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Employers Facing Unionization Efforts Subject To Additional Disclosure Requirements

**UPDATE JULY 1​8, 2016**
Implementation of the Final “Persuader” Rule has been temporarily delayed until further notice. As predicted, there have been several lawsuits filed in federal courts challenging the legality of the new “Persuader” Rule. On June 27, 2016, a Texas federal judge entered a nationwide injunction putting a temporary block on the enforcement of the “Persuader” Rule. This nationwide injunction prohibits the DOL from implementing the new rule until the case is settled by the court. Employers should continue to closely monitor the “Persuader” Rule and be prepared to take proactive steps if the rule is implemented.


Original Post March​ 30, 2016
The Department of Labor (DOL) published its Final “Persuader” Rule on March 24, 2016 significantly expanding employers’ obligations to report the hiring of a consultant or attorney to influence its employees’ unionization attempts pursuant to the Labor-Management Reporting and Disclosure Act of 1959 (LMRDA). The Final Rule will take effect April 25, 2016 and will apply to covered agreements with so-called “persuaders” that are entered into on or after July 1, 2016.

The LMRDA requires employers who hire labor relations consultants to persuade employees on unionization, organizing, or bargaining to publicly report these agreements to the DOL. Prior to the Final “Persuader” Rule, employers were required to disclose the hiring of an outside party only if those consultants made direct contact with the employees.

The Final “Persuader” Rule still requires employers to report direct persuader activities, but now also requires employers to report any indirect persuader activities. For example, according to the DOL, the Final Rule will require employers to disclose when consultants:


  • Plan, direct, or coordinate managers to persuade workers;

  • Provide persuader materials to employers to disseminate to workers;

  • Conduct union avoidance seminars; and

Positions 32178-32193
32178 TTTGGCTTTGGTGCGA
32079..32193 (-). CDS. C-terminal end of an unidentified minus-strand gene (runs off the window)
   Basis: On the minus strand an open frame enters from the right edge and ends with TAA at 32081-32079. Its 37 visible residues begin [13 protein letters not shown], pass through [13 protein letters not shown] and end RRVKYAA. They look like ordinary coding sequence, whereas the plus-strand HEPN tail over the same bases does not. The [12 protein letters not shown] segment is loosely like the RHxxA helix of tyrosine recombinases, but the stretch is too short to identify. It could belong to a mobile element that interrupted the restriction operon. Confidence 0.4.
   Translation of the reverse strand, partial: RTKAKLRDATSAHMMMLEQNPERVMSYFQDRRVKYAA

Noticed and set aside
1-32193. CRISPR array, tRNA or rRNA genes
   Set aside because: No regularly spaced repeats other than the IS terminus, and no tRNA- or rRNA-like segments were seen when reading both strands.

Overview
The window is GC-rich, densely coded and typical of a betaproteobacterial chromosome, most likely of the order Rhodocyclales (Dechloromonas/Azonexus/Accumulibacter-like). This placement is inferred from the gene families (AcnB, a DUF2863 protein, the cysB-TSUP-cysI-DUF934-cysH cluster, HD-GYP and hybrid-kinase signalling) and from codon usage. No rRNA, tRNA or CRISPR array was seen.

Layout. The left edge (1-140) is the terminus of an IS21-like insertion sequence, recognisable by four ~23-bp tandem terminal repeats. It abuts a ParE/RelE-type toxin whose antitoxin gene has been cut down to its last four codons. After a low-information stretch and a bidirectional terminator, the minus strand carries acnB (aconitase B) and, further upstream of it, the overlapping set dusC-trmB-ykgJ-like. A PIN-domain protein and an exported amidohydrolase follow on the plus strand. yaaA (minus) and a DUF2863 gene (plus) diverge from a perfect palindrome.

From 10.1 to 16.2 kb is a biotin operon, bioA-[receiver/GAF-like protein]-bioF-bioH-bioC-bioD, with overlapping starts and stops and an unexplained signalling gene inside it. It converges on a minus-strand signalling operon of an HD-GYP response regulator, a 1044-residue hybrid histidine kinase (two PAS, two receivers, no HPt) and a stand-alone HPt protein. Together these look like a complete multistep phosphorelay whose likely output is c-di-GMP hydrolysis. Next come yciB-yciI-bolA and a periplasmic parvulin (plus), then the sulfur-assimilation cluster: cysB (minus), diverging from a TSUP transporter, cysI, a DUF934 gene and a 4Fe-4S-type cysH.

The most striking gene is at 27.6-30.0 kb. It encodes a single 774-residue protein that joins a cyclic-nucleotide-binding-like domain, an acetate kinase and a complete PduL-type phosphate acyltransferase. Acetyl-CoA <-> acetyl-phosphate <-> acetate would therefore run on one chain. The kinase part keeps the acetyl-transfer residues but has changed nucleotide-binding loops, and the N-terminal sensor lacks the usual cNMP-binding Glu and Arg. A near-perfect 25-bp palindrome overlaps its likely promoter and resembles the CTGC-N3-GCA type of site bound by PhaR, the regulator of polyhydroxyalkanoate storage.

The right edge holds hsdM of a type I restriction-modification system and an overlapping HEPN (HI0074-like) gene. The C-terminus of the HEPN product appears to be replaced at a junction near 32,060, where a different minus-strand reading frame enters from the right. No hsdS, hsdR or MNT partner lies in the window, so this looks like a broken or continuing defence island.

• Develop or implement personnel policies or actions to persuade workers.

The DOL has provided several specific examples that may qualify as reportable indirect persuader activities, including when consultants: plan or conduct employee meetings, train supervisors or employee representatives to conduct meetings, coordinate or direct the activities of supervisors or employer representatives; establish or facilitate employee committees; draft, revise or provide speeches; develop employer personnel policies designed to persuade employees; and identify employees for disciplinary action, reward, or other targeting.

The Final “Persuader” Rule does not change employers’ ability to use labor relations consultants or constrain what information a consultant can provide. The Final Rule still exempts agreements by which consultants merely provide “advice” to the employer. The Final Rule also exempts any agreement under which a consultant only provides legal services.

Employers need to be aware of the expanded scope of publicly reportable persuader activity when hiring and utilizing labor relations consultants. Employers should reevaluate their agreements and arrangements with consultants and attorneys related to unionization, organization, and collective bargaining in light of this Final Rule. Employers should also ensure that they file adequate reports disclosing persuader activity within 90 days of the end of the employer’s fiscal year to avoid penalties. Although it is likely that there will be legal challenges to the Final “Persuader” Rule which could delay its implementation, employers should be prepared for the Final Rule to take effect April 25, 2016.

For additional information or questions regarding this topic, please contact the author or your DeWitt employee relations attorney.

About the Author

Laura Davis is an attorney in Dewitt’s Litigation, Labor & Employment Relations, Intellectual Property and Background Screening practice groups. Laura is committed to producing timely, high quality legal work in an efficient and effective manner. She values building relationships with clients to guide them through their complex legal needs.

Contact ​Laura by email or by phone at (608) 252-9337.

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